[Comp-neuro] Hilbert's questions

james bower bower at uthscsa.edu
Tue Aug 12 17:47:11 CEST 2008

I would say for sure that individual neurons are communicating -- just  
that communication is not dependent on any individual neuron (in  
mammals), nor can one understand what they are communicating  
independent of the population - a nice enigma.

With respect to wiring - 'we' believe that nervous systems represent  
what they know in their wiring -- 'we' also believe that the  
modification of wiring takes place at the level of individual neurons  
(and even synapses).  So for didactic purposes:

1) does the function of an individual brain depend on the detailed  
wiring of that brain (likely)
2) can we therefore understand how brains function in general, by  
working on multiple individuals let alone multiple species
3) in other words, what level of wiring specification do we need?

and do we have the patience?

Speaking of grubby, now probably mostly lost in history, the first  
''realistic network" modeling effort I ever saw presented was of the  
sea slug tritonia, by an engineer (MIT) turned serious  
experimentalist, Peter Getting - Neuroscience 1981, I think.

Peter Getting had originally taken a faculty position at Stanford,  
and, on the assumption that wiring was everything, set about trying to  
understand the connections between the few (I think 6) types of  
motoneurons that control the swimming (if you want to call it that) of  
Tritonia.  Problem was that after his 6 year junior faculty  
appointment, he had only completed characterizing 3 of the 6 (as I  
remember) sets of connections.  This was not deemed reasonable  
progress, he was denied tenure and ended up taking a position in Iowa,  
where he steadfastly continued to complete the circuitry.  He did, and  
presented the results at the neuroscience meeting -- and I remember  
being astounded.  Peter would have actually been a major part of the  
first course in woods hole, had he not had a massive stroke while  
running (which he did many miles per day), ending up incapacitated.

However, for sure, we now know from invertebrate systems that the  
individual connections of individual neurons within an individual  
matter --

So -- if one believes in the importance of wiring -- shouldn't we all  
be working in invertebrate preparations?

Not an entirely rhetorical question -- it is clear from the history of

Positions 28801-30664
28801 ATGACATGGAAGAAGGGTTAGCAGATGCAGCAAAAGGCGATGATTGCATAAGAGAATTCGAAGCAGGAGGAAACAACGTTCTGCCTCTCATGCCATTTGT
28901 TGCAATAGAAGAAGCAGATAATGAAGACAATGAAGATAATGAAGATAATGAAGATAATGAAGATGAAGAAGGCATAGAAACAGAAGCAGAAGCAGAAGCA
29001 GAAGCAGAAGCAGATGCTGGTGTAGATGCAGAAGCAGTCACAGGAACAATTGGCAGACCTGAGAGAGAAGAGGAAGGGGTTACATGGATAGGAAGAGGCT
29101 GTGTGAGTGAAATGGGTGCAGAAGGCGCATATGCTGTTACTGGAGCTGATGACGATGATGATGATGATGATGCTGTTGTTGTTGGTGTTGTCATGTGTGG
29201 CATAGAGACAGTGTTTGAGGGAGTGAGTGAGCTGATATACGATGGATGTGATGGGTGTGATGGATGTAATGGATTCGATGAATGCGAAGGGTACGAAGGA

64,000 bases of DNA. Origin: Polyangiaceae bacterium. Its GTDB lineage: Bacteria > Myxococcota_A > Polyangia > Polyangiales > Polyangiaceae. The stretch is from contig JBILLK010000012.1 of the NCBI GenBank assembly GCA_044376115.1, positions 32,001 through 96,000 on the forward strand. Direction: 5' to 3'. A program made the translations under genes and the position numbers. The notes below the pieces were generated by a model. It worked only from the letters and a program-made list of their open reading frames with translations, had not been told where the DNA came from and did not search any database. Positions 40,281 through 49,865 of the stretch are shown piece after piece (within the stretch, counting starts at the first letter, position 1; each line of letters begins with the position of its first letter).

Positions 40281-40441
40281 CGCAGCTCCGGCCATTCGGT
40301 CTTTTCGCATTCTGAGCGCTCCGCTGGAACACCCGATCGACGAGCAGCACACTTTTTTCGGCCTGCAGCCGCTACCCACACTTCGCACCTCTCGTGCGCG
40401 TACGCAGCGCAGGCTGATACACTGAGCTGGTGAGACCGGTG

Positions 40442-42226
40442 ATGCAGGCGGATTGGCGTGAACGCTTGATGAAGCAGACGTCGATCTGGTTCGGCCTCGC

science in general and physics in particular that picking the right  
problem is a key to progress.  Thus, Newton 'discovered' the inverse  
square law by examining the (nearly) circular orbit of the moon around  
the earth, for which he also had much better distance data, rather  
than looking at the sexier elliptical movements of the planets around  
the sun.

Maybe we should give up on cerebral cortex for several hundred years  
and all study tritonia instead.


On Aug 12, 2008, at 10:08 AM, Bill Lytton wrote:

>> grandest level it seems to me there is only one question: "What is  
>> each neuron communicating,
>> and how is the message encoded."
> I thought it was noted in recent discourse that the answer is  
> nothing and not? -- ie
> populations are needed.
>> That said, it could be an interesting exercise to come up with a  
>> list of the current Top Ten
>> Topics attracting the attention of
> Personally I would echo Martin and Douglas in their many papers  
> (from which I recommend Neuron
> 2007 56:226-238 for its broad scope) that we need to know how it is  
> wired where 'it' may be
> neocortex, thalamus, olfactory cortex or even bug whateveritis-ex.
> Framed computationally this could involve wiring exploration (which  
> we are doing lately) or
> development algorithms or new Hebb variants.  Of course, without the  
> accompanying
> physiological/anatomical exploration this will be meaningless.
> Admittedly this is a rather low-level question without the grand  
> sweep of a Hilbert q. but
> then biology is often grubby (even literally) rather than ethereal.
> Bill
> -- 
> William W. Lytton, MD
> Professor of Physiology, Pharmacology, Biomedical Engineering,  
> Neurology
> State University of NY, Downstate Medical Center, Brooklyn, NY
> billl at neurosim.downstate.edu http://it.neurosim.downstate.edu/~billl
> ________________________________________________________________


Dr. James M. Bower Ph.D.

Professor of Computational Neuroscience

Research Imaging Center
University of Texas Health Science Center -
-  San Antonio
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San Antonio Texas  78284-6240

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